When I started teaching yoga, I had two or three classes a week.
Full of enthusiasm, I was ready to give up my office job in my mind, all I needed to do was add classes and fill my schedule.
But I wasn’t able to.
While I had a few faithful students who clicked with me, I failed to attract any others. In the end, I couldn’t hand in my pass to liberation, the letter of notice I had phrased so nicely in my head, time and time again. Instead, I sat my bum on my office chair for a few more years and kept teaching the students I had.
Growth seemed impossible. And looking back now, many years later, I understand why.
I couldn’t grow my number of students because my teaching was all about me. I was entirely absorbed in my own practice—adding posture after posture to my list, ticking them off like items on the grocery list.
While teaching, I intermittently slipped into instructing and demonstrating postures I felt like doing at that moment. Sequences I did at home, for my personal benefit, seeped into my classes. Postures I didn’t like personally were unconsciously left out, even though they might have benefited my students who had varying body types and preferences.
I was not teaching people.
I was teaching postures that I rated as desirable to attain. Again, I was teaching my postures. If I felt energetic, I taught a more dynamic class. If I felt exhausted, I taught a more restorative class. Of course, I would have denied this then. Heck, I wasn’t even conscious of it. My classes were a mixed bag and while some enjoyed the variety, others were put off because they didn’t receive what was advertised.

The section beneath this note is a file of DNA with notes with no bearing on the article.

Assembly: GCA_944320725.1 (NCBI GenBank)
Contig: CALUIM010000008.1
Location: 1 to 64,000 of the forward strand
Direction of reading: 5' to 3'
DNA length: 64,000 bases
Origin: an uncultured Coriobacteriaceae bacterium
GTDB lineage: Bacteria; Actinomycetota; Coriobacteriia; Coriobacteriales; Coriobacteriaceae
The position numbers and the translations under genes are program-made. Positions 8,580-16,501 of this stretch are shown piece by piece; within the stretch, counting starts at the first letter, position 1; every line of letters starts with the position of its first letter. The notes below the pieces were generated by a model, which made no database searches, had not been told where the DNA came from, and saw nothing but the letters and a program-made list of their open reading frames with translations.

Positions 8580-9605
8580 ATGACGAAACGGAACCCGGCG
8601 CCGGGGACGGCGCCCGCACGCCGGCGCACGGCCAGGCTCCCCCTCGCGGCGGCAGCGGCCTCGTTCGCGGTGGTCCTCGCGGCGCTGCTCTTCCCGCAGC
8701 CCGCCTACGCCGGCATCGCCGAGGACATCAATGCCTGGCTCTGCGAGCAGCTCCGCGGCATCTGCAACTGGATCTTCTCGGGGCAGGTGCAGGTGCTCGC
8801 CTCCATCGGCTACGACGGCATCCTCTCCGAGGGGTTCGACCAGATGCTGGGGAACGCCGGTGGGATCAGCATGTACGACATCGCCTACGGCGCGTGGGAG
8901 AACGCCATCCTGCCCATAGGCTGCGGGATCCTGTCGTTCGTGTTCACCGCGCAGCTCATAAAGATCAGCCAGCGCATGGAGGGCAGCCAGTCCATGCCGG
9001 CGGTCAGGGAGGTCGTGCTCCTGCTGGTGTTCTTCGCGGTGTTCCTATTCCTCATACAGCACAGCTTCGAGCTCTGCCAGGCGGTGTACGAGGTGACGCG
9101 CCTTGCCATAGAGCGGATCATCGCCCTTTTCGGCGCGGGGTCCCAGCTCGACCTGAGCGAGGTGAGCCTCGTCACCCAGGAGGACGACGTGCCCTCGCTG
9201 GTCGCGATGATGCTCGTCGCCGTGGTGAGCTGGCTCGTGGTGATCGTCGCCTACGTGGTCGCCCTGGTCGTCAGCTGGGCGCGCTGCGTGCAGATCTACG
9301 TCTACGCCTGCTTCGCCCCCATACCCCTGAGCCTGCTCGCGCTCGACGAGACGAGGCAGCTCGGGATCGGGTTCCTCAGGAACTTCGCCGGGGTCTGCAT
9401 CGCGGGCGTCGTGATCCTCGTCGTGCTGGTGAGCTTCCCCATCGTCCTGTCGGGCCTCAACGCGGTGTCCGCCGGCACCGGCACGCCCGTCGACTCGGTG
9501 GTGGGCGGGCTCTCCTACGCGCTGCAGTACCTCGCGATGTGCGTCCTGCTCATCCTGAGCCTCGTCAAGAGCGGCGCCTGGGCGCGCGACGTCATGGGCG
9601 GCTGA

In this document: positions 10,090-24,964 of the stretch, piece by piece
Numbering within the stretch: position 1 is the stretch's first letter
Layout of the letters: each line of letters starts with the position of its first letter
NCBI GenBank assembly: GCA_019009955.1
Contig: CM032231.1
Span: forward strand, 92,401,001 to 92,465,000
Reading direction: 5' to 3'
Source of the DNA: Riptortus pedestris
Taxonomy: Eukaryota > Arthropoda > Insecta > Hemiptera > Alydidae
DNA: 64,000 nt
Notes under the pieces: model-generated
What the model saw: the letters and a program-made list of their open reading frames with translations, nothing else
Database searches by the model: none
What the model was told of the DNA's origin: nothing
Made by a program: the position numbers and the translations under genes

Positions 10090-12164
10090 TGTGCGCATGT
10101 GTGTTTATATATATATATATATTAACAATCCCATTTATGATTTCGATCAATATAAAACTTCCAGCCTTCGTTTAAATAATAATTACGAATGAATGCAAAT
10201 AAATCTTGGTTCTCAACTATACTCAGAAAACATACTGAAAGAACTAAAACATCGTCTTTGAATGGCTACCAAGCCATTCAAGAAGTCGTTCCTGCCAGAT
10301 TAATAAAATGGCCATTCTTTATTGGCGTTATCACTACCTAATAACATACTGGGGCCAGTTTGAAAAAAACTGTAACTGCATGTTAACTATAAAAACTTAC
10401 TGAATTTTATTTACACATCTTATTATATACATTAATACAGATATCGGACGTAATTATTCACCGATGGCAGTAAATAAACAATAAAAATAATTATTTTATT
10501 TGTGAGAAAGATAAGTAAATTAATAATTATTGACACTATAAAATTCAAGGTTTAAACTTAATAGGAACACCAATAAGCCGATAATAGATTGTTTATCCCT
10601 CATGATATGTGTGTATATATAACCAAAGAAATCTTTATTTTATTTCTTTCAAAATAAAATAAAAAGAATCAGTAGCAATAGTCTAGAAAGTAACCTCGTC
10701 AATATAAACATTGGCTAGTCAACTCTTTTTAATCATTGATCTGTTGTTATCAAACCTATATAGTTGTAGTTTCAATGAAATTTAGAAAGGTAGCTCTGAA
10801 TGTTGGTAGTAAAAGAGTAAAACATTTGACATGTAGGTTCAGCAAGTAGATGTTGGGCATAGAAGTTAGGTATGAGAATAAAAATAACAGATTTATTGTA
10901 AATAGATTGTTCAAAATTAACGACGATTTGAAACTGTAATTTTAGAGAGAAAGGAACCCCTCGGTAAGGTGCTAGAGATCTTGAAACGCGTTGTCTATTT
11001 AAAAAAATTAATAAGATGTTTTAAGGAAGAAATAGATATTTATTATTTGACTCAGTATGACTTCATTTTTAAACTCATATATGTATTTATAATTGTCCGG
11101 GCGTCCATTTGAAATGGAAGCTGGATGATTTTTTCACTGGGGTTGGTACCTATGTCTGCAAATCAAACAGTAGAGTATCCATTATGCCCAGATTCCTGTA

Like many new teachers, I suffered from anxiety and insecurity, but my nervousness didn’t stem from being in front of a group, all eyes on me. Instead, it was rooted in my deep (and, oh so wrong) belief that in order to teach, I had to be an advanced yogi.
I felt I didn’t have the right to instruct beginner’s postures—or even teach a gentle class —if I wasn’t able to get that leg behind my head or jump directly into bakasana from down dog, myself.
After all, was this not proof to my students that I was a dedicated yogi? Proof that I took yoga seriously, and was, therefore, a teacher with whom to spend their time and effort?
When students, with a sigh, say they are so sad not to have found yoga earlier in life, I tell them, “Yoga comes to you whenever you are ready.” Now I understand that the same applies to teaching. The gift of teaching is granted when you are ready, curiously enough, not when you’ve finished your teacher training.
Now, my home practice does not influence my teaching, and when I teach, I don’t think of my practice. I am there to teach what the bodies in front of me need, not what mine is asking for. And if I ever master the poses with which I currently struggle—it does not matter. It will not make me a better teacher if I do.
Now, my teaching is not about me anymore.
It’s not about my insecurity, my anxiety, my worries, or my nervousness. My teaching is about the student in front of me. Until focus shifts from self to student occurs, the teaching is flawed.
The teacher is a vessel, only carrying the practice, delivering it. It’s not the teacher who teaches, it is the tradition that should speak to the student. The ego needs to stay in the changing room.
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Assistant Editor: Zenna James/Editor: Bryonie Wise